subscriber(*ifaces, **predicates)[source]

Decorator activated via a scan which treats the function being decorated as an event subscriber for the set of interfaces passed as *ifaces and the set of predicate terms passed as **predicates to the decorator constructor.

For example:

from import NewRequest
from import subscriber

def mysubscriber(event): = 1

More than one event type can be passed as a constructor argument. The decorated subscriber will be called for each event type.

from import NewRequest, NewResponse
from import subscriber

@subscriber(NewRequest, NewResponse)
def mysubscriber(event):
    print event

When the subscriber decorator is used without passing an arguments, the function it decorates is called for every event sent:

from import subscriber

def mysubscriber(event):
    print event

This method will have no effect until a scan is performed against the package or module which contains it, ala:

from pyramid.config import Configurator
config = Configurator()

Any **predicate arguments will be passed along to pyramid.config.Configurator.add_subscriber(). See Subscriber Predicates for a description of how predicates can narrow the set of circumstances in which a subscriber will be called.

Event Types

class ApplicationCreated(app)[source]

An instance of this class is emitted as an event when the pyramid.config.Configurator.make_wsgi_app() is called. The instance has an attribute, app, which is an instance of the router that will handle WSGI requests. This class implements the pyramid.interfaces.IApplicationCreated interface.


For backwards compatibility purposes, this class can also be imported as This was the name of the event class before Pyramid 1.0.

class NewRequest(request)[source]

An instance of this class is emitted as an event whenever Pyramid begins to process a new request. The event instance has an attribute, request, which is a request object. This event class implements the pyramid.interfaces.INewRequest interface.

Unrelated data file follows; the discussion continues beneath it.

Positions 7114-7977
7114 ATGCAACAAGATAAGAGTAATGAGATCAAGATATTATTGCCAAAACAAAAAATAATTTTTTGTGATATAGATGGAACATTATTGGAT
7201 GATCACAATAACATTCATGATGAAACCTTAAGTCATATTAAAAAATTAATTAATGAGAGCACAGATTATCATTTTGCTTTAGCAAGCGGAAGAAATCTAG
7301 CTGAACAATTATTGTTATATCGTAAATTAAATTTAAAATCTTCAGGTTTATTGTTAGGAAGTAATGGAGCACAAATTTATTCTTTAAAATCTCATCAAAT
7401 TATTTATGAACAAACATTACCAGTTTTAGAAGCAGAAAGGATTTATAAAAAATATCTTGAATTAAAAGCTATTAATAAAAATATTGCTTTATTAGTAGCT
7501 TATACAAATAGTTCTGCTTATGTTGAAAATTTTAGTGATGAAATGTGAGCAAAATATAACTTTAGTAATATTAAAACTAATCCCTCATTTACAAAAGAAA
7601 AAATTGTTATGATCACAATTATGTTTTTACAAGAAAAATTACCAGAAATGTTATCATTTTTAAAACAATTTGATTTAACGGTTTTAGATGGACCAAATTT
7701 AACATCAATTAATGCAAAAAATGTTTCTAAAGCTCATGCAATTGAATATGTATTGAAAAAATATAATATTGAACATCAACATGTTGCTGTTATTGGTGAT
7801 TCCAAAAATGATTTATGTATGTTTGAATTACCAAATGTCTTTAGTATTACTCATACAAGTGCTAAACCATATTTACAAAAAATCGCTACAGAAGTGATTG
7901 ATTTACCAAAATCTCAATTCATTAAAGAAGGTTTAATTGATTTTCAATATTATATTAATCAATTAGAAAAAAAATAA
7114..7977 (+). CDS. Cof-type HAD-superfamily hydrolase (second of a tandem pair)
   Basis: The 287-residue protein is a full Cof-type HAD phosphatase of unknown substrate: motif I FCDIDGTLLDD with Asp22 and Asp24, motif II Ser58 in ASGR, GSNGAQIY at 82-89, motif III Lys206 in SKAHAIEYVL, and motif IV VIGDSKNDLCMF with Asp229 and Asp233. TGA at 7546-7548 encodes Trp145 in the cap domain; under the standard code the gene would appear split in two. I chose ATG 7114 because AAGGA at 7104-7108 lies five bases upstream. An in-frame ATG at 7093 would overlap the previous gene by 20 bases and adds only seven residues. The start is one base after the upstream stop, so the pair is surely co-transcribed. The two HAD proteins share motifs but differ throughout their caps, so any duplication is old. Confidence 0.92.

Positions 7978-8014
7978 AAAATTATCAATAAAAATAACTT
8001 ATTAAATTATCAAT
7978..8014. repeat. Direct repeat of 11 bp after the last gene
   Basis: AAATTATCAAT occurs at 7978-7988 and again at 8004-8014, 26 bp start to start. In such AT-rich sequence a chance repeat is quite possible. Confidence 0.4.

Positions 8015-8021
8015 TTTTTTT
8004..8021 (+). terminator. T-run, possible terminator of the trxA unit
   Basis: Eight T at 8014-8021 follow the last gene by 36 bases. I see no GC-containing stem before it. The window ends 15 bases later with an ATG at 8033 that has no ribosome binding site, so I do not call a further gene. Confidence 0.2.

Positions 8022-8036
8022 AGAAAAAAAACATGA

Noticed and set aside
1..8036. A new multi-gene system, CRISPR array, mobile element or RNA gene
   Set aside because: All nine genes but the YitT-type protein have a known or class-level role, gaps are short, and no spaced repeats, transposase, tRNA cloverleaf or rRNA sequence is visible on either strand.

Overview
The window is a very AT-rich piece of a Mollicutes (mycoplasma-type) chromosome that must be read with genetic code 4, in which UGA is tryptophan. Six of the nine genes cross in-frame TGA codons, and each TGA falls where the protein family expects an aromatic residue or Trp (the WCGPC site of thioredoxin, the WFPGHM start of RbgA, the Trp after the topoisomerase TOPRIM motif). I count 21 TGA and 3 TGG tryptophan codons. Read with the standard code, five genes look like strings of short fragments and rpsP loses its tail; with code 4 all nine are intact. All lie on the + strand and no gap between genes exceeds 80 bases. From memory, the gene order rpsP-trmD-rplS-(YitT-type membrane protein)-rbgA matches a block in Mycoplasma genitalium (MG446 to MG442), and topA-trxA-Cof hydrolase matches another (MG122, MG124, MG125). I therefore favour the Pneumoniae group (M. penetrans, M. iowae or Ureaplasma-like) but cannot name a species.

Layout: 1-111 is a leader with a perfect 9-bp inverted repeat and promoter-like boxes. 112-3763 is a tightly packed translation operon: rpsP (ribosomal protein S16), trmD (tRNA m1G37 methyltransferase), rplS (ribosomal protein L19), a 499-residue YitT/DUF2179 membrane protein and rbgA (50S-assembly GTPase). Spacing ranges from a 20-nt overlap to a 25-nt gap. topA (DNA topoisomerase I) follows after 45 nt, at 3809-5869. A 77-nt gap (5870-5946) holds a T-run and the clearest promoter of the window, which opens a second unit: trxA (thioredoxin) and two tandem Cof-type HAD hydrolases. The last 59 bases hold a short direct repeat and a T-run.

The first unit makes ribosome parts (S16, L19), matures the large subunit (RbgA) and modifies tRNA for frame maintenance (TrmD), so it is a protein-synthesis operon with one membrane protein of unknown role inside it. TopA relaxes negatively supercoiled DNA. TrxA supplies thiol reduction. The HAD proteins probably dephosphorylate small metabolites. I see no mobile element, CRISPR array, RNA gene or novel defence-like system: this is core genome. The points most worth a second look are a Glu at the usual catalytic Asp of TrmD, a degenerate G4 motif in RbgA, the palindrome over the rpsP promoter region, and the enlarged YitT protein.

class ContextFound(request)[source]

An instance of this class is emitted as an event after the Pyramid router finds a context object (after it performs traversal) but before any view code is executed. The instance has an attribute, request, which is the request object generated by Pyramid.

Notably, the request object will have an attribute named context, which is the context that will be provided to the view which will eventually be called, as well as other attributes attached by context-finding code.

This class implements the pyramid.interfaces.IContextFound interface.


As of Pyramid 1.0, for backwards compatibility purposes, this event may also be imported as

class NewResponse(request, response)[source]

An instance of this class is emitted as an event whenever any Pyramid view or exception view returns a response.

The instance has two attributes:request, which is the request which caused the response, and response, which is the response object returned by a view or renderer.

If the response was generated by an exception view, the request will have an attribute named exception, which is the exception object which caused the exception view to be executed. If the response was generated by a ‘normal’ view, this attribute of the request will be None.

This event will not be generated if a response cannot be created due to an exception that is not caught by an exception view (no response is created under this circumstace).

This class implements the pyramid.interfaces.INewResponse interface.